The current political climate that we find ourselves submerged within is wearing us thin; we are weathered by the threat of terror, financial fears and diplomatic fabrications on a daily basis. The punk revolt of the Seventies may now be something that is occluded within the history books and manifestos of yore, however, its ethics, delusions and artistic temperament still inspire under our sardonic times.
After the successes of the satirical inculcations of “How To Reduce The Chances Of Being A Terror Victim”, XX Teens precociously stepped out of the underground art scene with their impassively sagacious tongue-in-cheek edifies in order to release their debut LP Welcome To Goon Island.
Heralding from the Art School tradition of creative invention (the core of the quintet meeting at college in Southend), their graduating album is not for the aurally blinkered. As is art, it is emancipated and free from the trammels of everyday thinking and traditional musical arrangements, illuminated by colour, veracity and versatility.
‘The Way We Were’ opens with a settling, glittering haze of illusory harp arrangements before breaking into a solid rhythm section, staccato guitars leads and vocal nostalgia. The oeuvre of simple drum timings and driving bass lines are a common foundation for the album’s milieu, allowing spatterings of idiosyncratic guitars and bombastic musical additions in order to beguile and perplex their audience.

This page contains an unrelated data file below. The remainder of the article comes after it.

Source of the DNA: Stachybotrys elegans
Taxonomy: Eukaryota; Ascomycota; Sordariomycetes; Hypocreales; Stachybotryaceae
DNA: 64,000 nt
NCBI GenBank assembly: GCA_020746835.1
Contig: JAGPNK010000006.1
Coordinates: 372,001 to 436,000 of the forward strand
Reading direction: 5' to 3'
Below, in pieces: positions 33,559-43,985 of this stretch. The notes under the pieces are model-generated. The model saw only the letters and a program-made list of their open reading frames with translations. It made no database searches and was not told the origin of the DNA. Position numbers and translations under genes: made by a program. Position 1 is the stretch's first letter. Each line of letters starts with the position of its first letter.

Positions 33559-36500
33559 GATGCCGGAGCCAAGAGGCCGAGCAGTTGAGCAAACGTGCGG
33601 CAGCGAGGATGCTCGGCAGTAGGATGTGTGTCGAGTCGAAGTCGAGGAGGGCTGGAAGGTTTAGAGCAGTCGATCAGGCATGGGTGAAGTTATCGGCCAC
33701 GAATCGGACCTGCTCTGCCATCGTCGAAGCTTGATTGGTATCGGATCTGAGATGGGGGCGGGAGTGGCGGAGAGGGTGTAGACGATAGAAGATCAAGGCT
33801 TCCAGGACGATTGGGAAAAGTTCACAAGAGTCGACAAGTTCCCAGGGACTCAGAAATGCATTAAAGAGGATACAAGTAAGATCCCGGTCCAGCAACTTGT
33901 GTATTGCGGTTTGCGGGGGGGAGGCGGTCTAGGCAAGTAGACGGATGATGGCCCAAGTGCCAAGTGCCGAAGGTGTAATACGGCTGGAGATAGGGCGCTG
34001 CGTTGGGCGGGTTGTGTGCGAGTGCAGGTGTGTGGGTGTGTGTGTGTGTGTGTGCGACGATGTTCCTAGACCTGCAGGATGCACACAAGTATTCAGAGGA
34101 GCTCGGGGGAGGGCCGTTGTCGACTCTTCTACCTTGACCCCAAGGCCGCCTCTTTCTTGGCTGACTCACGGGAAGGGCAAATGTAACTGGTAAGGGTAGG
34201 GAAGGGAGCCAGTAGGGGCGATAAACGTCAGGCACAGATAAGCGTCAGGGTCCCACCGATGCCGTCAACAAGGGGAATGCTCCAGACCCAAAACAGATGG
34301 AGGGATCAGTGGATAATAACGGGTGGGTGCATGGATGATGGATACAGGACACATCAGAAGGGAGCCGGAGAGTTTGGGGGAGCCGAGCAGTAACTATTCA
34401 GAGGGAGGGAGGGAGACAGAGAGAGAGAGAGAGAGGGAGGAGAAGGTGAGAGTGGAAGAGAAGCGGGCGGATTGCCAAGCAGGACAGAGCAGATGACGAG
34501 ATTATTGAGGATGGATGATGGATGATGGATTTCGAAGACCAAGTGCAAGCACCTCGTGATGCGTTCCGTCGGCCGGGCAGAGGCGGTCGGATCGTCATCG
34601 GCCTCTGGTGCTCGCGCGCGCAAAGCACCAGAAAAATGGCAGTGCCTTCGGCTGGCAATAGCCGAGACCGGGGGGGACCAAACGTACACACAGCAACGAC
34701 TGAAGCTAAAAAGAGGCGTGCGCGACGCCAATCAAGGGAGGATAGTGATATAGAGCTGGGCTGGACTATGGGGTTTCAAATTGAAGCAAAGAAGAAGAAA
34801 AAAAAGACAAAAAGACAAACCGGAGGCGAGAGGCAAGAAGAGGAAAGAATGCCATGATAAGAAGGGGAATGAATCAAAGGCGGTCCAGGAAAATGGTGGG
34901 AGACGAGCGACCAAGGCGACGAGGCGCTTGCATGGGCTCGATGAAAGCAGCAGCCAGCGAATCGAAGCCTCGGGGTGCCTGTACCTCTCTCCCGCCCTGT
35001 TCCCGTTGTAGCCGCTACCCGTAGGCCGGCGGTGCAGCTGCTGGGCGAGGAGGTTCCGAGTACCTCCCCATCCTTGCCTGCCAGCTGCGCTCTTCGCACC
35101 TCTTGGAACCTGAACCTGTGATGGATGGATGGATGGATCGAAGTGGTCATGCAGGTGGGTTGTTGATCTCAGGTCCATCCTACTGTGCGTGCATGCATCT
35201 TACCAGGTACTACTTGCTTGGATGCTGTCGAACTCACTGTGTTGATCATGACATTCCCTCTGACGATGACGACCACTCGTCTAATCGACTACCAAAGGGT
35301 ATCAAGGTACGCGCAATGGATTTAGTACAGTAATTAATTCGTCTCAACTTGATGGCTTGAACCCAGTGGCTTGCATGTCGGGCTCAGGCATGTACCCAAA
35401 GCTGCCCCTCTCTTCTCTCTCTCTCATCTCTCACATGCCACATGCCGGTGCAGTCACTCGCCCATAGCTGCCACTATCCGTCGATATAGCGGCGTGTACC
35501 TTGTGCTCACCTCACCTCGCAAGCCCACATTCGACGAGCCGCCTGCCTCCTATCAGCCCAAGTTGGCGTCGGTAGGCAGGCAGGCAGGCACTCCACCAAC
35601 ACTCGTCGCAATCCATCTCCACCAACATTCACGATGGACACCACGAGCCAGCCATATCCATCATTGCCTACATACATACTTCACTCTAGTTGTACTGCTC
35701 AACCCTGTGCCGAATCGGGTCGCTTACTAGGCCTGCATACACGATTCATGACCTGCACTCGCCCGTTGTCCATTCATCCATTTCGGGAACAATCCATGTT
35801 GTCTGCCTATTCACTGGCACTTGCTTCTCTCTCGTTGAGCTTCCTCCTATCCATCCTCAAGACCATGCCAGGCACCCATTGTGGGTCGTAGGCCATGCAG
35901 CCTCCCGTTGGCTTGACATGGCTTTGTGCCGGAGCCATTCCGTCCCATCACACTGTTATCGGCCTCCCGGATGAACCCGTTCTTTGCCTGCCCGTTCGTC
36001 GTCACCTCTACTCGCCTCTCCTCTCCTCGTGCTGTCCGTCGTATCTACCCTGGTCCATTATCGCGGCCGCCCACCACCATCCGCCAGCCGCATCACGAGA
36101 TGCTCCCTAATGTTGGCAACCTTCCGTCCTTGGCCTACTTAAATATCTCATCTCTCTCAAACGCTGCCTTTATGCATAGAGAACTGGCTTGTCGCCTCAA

The perpetually changing rhythms and haunting electronic engineering that cascades through ‘Round’; the dub cadence and horn section of ‘Ba (Ba-Ba-Ba)’; and the animated production of ‘My Favourite Hat’ do not make for the easiest of listens, however, do intrigue and endear with the XX Teens willingness to experiment with all manner of sound and vision.
Single selections ‘Onkawara’ and ‘Only You’ add for stability amid a spurious and eclectic eulogy of obeisance to the middling listener, along with the Beatles via Mighty Boosh psychedelic rise and fall of the synth drenched ‘Sun Comes Up’.
The apoplectic and loquacious Mark E. Smith-inspired vocal spats are intrinsic to the fluidity of the track listing; however, as charismatic as they may be, at times they can stutter and stumble too far into a charitable The Fall memorabilia collection.
Welcome To Goon Island has been described as a metaphor for modern day Britain, and in some respects this is true: scattered and unsure at times, it bumbles under the hegemonic decadence, influences and ideals of its forefathers; however it does show glimmers of hope, pride and liberal thinking (such as the spoken word poetry and political activism of album closer ‘For Brian Haw’). Welcome To Goon Island is, as most art, a statement: what some may see as enticing and innovative, others will no less view its form as ostentatious and bewildering.